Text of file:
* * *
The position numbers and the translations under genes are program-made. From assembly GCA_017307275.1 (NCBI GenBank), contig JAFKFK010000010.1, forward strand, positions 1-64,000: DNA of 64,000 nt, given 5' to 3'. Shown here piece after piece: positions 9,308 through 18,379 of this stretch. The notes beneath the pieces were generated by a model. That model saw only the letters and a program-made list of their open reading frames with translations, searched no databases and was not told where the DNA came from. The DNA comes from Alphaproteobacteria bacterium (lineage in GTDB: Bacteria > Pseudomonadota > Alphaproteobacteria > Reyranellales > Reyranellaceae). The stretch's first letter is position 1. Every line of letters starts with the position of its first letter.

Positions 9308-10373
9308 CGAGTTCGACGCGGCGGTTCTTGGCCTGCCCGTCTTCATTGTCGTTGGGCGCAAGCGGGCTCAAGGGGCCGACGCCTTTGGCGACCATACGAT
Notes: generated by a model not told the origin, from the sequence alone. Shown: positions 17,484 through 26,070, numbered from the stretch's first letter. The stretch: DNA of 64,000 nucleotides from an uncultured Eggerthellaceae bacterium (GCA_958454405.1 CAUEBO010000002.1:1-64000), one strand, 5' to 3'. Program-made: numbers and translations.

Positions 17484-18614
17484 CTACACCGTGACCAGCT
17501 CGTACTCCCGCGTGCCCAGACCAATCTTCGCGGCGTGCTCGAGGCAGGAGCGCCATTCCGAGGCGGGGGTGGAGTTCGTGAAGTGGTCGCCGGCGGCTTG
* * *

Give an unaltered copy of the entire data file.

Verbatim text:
The position numbers and the translations under genes are program-made. From assembly GCA_017307275.1 (NCBI GenBank), contig JAFKFK010000010.1, forward strand, positions 1-64,000: DNA of 64,000 nt, given 5' to 3'. Shown here piece after piece: positions 9,308 through 18,379 of this stretch. The notes beneath the pieces were generated by a model. That model saw only the letters and a program-made list of their open reading frames with translations, searched no databases and was not told where the DNA came from. The DNA comes from Alphaproteobacteria bacterium (lineage in GTDB: Bacteria > Pseudomonadota > Alphaproteobacteria > Reyranellales > Reyranellaceae). The stretch's first letter is position 1. Every line of letters starts with the position of its first letter.

Positions 9308-10373
9308 CGAGTTCGACGCGGCGGTTCTTGGCCTGCCCGTCTTCATTGTCGTTGGGCGCAAGCGGGCTCAAGGGGCCGACGCCTTTGGCGACCATACGAT
Notes: generated by a model not told the origin, from the sequence alone. Shown: positions 17,484 through 26,070, numbered from the stretch's first letter. The stretch: DNA of 64,000 nucleotides from an uncultured Eggerthellaceae bacterium (GCA_958454405.1 CAUEBO010000002.1:1-64000), one strand, 5' to 3'. Program-made: numbers and translations.

Positions 17484-18614
17484 CTACACCGTGACCAGCT
17501 CGTACTCCCGCGTGCCCAGACCAATCTTCGCGGCGTGCTCGAGGCAGGAGCGCCATTCCGAGGCGGGGGTGGAGTTCGTGAAGTGGTCGCCGGCGGCTTG